Blog articles tagged 'javascript'

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on 1/15/2011 6:14 PM
Java vs C# As Jon Skeet pointed out in this excellent article on closures, the strategies of capturing the execution context which the behaviour is bound to different between Java and C#. C# captures the variable itself, whereas Java captures the value of[...]
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on 1/15/2011 8:58 AM
In my last post I explained the difference between the techniques of Currying and Partial Application, following on where there let me show you how you might apply these two techniques in F#, Javascript and C#. F# Starting with F#, being a functional lang[...]
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on 1/14/2011 6:15 PM
Recently I have come across some really interesting questions and debates around these two terms and how they differ from one another. There seems to be widespread confusions with many examples demonstrates one whilst intends another, and some simply uses[...]
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on 1/10/2011 2:21 PM
I saw this in last month’s .Net magazine and thought it was pretty cool and worthwhile sharing. Without giving away too much of the intricacies (seeing as this is not my own work), this technique essentially boils down to using Javascript to append a <spa[...]
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on 1/3/2011 4:29 PM
Following on from part 2 where I wrote a simple page with a canvas area where you can scribble, I thought I’d add a couple of new features: ability to show the image as PNG image so user can save it change the line cap change the line join change the shad[...]
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on 1/3/2011 10:25 AM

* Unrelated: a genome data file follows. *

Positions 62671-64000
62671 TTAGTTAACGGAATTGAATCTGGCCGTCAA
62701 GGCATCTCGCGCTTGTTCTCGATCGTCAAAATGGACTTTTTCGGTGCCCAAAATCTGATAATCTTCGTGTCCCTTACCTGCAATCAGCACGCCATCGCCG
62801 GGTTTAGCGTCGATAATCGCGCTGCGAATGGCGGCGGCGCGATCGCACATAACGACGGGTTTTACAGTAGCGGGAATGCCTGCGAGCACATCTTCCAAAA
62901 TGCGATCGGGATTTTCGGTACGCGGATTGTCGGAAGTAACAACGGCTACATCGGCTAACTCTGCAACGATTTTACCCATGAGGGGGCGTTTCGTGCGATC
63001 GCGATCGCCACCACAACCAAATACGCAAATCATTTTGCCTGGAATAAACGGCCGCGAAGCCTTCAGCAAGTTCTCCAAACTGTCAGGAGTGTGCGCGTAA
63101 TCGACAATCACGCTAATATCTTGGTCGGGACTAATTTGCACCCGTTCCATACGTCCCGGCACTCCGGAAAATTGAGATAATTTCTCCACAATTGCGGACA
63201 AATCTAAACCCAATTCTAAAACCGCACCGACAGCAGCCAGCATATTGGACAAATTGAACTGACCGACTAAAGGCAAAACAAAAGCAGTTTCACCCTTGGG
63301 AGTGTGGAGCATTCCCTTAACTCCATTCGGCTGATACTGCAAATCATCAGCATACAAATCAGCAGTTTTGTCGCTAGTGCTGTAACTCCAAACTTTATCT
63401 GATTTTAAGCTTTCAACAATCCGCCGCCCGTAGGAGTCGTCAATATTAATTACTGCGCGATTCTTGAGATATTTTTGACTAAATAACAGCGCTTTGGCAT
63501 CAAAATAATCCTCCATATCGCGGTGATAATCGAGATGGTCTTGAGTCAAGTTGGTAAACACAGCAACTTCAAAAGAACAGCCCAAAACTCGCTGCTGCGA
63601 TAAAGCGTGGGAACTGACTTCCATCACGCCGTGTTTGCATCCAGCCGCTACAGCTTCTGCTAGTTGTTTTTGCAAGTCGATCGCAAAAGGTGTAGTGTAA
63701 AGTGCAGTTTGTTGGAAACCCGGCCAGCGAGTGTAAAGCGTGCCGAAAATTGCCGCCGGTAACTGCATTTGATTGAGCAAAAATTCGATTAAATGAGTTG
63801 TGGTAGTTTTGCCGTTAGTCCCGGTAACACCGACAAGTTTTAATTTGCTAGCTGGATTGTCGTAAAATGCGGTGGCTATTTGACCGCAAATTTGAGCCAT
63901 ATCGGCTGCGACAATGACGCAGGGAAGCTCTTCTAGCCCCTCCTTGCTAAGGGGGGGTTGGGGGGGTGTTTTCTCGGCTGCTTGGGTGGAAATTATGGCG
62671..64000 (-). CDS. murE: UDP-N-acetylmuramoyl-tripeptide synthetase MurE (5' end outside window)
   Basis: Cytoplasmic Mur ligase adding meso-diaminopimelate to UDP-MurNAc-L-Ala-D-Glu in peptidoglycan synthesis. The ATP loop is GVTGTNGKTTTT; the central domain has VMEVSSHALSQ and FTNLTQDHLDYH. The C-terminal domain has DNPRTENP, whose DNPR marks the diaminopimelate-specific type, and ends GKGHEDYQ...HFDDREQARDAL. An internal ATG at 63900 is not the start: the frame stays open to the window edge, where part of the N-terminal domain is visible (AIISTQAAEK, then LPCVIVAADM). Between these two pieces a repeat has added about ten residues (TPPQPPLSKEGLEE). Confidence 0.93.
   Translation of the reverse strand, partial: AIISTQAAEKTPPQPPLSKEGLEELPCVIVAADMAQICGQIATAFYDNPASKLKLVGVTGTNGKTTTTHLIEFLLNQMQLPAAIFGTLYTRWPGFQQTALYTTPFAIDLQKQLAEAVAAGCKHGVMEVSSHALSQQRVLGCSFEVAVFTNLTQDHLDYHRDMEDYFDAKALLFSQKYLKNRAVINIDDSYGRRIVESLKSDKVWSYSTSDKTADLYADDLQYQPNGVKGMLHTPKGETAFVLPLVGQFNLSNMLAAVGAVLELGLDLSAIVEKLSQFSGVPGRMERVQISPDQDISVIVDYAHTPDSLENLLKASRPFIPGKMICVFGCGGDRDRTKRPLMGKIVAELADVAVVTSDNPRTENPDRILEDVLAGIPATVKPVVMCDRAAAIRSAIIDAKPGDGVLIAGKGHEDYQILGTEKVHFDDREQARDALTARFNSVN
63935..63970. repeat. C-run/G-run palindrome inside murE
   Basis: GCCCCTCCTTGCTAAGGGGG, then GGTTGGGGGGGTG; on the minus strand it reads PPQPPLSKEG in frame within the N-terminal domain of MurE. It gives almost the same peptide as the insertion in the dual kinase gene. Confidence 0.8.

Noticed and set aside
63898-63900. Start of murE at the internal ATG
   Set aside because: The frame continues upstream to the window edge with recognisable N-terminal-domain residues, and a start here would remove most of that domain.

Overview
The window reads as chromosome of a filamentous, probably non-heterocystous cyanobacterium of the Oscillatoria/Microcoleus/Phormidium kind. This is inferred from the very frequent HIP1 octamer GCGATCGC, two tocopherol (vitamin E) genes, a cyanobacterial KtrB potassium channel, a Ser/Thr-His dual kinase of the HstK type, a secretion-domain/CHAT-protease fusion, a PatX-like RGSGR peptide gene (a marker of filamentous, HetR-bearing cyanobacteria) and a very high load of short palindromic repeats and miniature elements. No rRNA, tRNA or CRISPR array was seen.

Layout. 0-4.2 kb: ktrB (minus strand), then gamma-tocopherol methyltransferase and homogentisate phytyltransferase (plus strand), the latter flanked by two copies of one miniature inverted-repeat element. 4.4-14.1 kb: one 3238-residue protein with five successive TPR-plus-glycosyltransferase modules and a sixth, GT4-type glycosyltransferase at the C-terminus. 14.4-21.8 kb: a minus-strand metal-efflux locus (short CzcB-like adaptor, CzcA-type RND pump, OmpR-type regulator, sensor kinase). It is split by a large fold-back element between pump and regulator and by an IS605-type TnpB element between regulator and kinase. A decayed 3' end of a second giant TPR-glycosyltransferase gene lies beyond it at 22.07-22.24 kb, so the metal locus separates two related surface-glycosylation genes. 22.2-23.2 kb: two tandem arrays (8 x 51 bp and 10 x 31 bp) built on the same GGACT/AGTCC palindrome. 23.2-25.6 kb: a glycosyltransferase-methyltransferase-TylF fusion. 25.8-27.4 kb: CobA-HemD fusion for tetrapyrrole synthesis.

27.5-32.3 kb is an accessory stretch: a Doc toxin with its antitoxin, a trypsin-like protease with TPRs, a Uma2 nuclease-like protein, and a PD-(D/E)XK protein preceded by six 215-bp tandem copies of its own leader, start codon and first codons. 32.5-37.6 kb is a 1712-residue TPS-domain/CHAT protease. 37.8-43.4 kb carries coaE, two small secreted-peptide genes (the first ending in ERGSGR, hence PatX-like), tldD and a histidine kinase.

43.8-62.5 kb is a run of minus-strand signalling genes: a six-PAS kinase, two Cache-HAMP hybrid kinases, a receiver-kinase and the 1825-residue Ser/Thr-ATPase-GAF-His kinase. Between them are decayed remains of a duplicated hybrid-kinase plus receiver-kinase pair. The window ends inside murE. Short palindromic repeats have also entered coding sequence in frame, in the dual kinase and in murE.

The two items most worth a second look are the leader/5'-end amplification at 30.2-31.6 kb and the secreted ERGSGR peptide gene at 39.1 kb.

This is a neat trick I picked up the other day, you can create a dynamic class which takes in a set of properties in the constructor and dynamically generates Accessor and/or Mutation methods (you just have to choose which lines to leave out): In your cal[...]
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on 1/3/2011 9:55 AM
In C# and other similar general purpose languages, there are access modifiers which allow you to specify whether a particular property can be accessed/modified by everyone (public), only subclasses (protected) or only from within the same class (private).[...]
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on 1/3/2011 6:34 AM
Earlier I explored some of the basic drawing methods available on the 2D context of the new canvas element in HTML5, moving on from there, I’ve put together another quick demo here (see image below) which lets the user scribble inside the canvas element. [...]
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on 1/1/2011 1:32 PM
One of the cool new features introduced by HTML5 is the new <canvas> tag, which defines an area for you to draw graphics on using javascript. Basics To create a canvas element is as easy as inserting a <canvas> tag like this: Typically you will give it an[...]
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on 12/29/2010 4:33 AM
HTML5 includes two new ways to store data on the client – local storage and session storage. Local storage has no time limit on how long the data should be kept around, session storage on the other hand (as the name suggests) stores data for only one sess[...]
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